Posts Tagged ‘West Vancouver’

My late friend Paul Edwin Zimmer used to insist that poetry was supposed to be heard. He proved it many times, booming out his verse at bardic circles around the Bay Area and science fiction conventions across North America. His position was a welcome reminder, but I had learned its truth while I was in university during a single magical day.

At the time, I was serious about poetry, writing and publishing regularly, and theorizing about metrics in the little time left over from my academic classes. I was skeptical about the poetic establishment (as any young poet should be), and sure I was going to shake it up (and never be one of those academic poets who taught for a living). When my friend Stuart announced a garden party during which his new poem, a Georgian pastoral, would be read, I quickly took on the voice of the Young Man in the poem.

The day of the reading was one of those hard, bright days that the Lower Mainland sometimes gets in summer. The setting was the garden of Stuart’s parents, which softened the harshness of the day with a mixture of strategic shade and explosions of flowers. Among the guests were Stuart’s girlfriend of the moment and her younger sister of sixteen, as well as my high school English teacher, who lived a few houses down.

I was proud to be taking part and doing my bit to take poetry out of the class room. Aided by a few glasses of wine, I read my part in increasingly rolling tones, like an out of control Laurence Olivier without the talent, intoxicated more by my own self-importance than the alcohol. As always happens when I start reciting poetry, I felt myself taken over by the poetry, and I floated through the rest of the party with a lingering sense of excitement.

But that wasn’t all. When Stuart drove his girlfriend and her sister to catch the ferry to Nanaimo, I went with them. Since we had missed one ferry, we stopped at West Vancouver’s miniature Parthenon.

The place was some millionaire’s folly, with a small temple built on a headland and some credible copies of Classical Greek statues. People used to stop at the first rest stop after the ferry to look down on it and take photos of it with their telephoto lenses and to marvel of the incongruity of the place in the middle of the rain forest.

It’s long gone now, divided into subdivisions after the owner’s death. In fact, it was being dismantled when we visited, the statues hauled from their plinths and a couple of the temple’s columns blackened by fire. Yet, in a way, the ruined splendor added to the attraction. We slipped past the No Trespassing signs in the growing dark, and were soon standing on the plinths, reciting bits of Stuart’s poem, our words booming off the cliffs that ringed the temple on most of its landward side.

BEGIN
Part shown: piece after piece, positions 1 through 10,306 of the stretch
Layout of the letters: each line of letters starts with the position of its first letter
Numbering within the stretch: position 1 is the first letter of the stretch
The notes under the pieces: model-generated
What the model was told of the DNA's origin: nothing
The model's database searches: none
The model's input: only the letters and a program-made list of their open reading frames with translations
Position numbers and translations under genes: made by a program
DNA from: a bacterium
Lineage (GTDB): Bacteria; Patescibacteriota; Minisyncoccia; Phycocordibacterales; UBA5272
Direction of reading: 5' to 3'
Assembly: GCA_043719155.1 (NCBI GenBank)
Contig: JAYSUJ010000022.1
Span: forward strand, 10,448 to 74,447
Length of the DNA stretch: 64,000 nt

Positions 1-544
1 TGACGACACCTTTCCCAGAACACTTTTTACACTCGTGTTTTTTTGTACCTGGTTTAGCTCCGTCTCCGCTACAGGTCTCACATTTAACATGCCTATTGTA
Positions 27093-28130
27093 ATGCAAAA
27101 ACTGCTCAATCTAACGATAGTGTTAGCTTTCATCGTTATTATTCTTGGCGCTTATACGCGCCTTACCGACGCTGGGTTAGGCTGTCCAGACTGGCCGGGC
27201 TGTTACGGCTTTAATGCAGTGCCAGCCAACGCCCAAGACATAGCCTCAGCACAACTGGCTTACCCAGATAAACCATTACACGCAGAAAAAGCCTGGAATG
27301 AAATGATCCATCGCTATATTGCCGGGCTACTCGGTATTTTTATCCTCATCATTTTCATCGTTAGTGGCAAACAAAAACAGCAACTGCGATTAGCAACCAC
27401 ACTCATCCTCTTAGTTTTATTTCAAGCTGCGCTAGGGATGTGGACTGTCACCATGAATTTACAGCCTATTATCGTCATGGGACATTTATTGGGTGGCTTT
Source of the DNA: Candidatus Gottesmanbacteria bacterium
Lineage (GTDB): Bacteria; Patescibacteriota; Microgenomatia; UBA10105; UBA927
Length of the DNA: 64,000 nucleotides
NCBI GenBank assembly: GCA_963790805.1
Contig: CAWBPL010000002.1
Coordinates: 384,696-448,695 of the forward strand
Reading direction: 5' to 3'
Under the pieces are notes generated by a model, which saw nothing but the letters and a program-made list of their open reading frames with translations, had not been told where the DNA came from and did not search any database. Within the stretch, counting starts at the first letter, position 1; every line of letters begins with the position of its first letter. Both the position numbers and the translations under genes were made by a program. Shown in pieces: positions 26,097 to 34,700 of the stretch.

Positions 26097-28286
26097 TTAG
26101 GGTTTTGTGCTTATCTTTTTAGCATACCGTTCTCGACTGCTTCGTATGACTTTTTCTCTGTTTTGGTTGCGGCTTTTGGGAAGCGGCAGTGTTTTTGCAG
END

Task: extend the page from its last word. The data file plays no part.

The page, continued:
For a while, I worried that the sound would bring the police down on us, especially since we were waving bottles of beer and hard cider as we declaimed. I was worrying, too, about how I might get the sister’s phone number before she boarded the ferry. But the sound of our voices was so impressive that I soon forgot such considerations.

Suddenly, the ruins and rocky cliffs reminded me of Coleridge’s “Kubla Khan.” I began reciting it by heart, the sound of my voice much improved by the echoes off the cliffs. I remember experimenting with various pitches, completely overwhelmed by the magnificence of the words rolling through the air around me.

It must have been almost as impressive to the others as it was to me, because when I was done, everyone was silent for a moment, and began praising my delivery. Even I recognized that nothing could follow Coleridge’s masterpiece, and that it was clearly time to go.

I don’t remember dropping off the women, or returning to my parent’s house an hour or so later. But I do remember enthusing to Stuart about the importance of hearing poetry, and turning off the light that night, still glowing from the glory of the sound in the temple. That, I decided, was how poetry should be heard, and I fell asleep full of plans to save the place as a park so that others could enjoy what I had. It was only next morning that I realized I had forgot to get the sister’s phone number, and, even then, I was still so light-headed from the experience that I only minded a little.

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Every Christmas, after the turkey and stuffing and yams and mashed potatoes and trifle, the other members of my surviving family settle down for a nap. While they are snoring, I go for a walk or a run. By then, the restlessness that comes when I don’t exercise is stealing over me. Besides, I don’t get to my native West Vancouver very often, so the exercise is a chance to see what has changed in the neighborhood where I grew up.

Superficially, very little has changed over the years. True, the distances seem shorter than I remember, and the streets seem slightly shabbier, no doubt thanks to the small size of contemporary budgets for infrastructure. But the traffic is as light as ever and the trees as many, and overall, the reality syncs with my memory of a quiet suburb of moderate privilege.

The main difference is in the houses. Real estate prices being what they are, the middle class bungalows that I remember from my teen years are being steadily replaced by monster houses built as high and as close to the edges of the lots as the bylaws allow. Also, places that once seemed not worth building on are now subdivisions – never mind that they are so close to creeks that the basements are rumored to have their own pumping system. No doubt owners call these changes maximizing their investment, but to me these monster houses always seem a decline in aesthetics, especially when they pop up in unlikely places.

Every year since I moved away from my parents’ house, I half-hope that I’ll see someone I knew at school. The possibility isn’t completely unlikely; a surprising number of classmates never left the municipality, and others, like me, have family ties that might take them back on Christmas Day.

But I never have seen anyone I know, not once in all these years, although I peer hopefully at everyone I see walking or jogging, and often pass by the track at my old high school, where some of the people with whom I used to run might be expected.
Instead, as I pass by familiar scenes, I remember.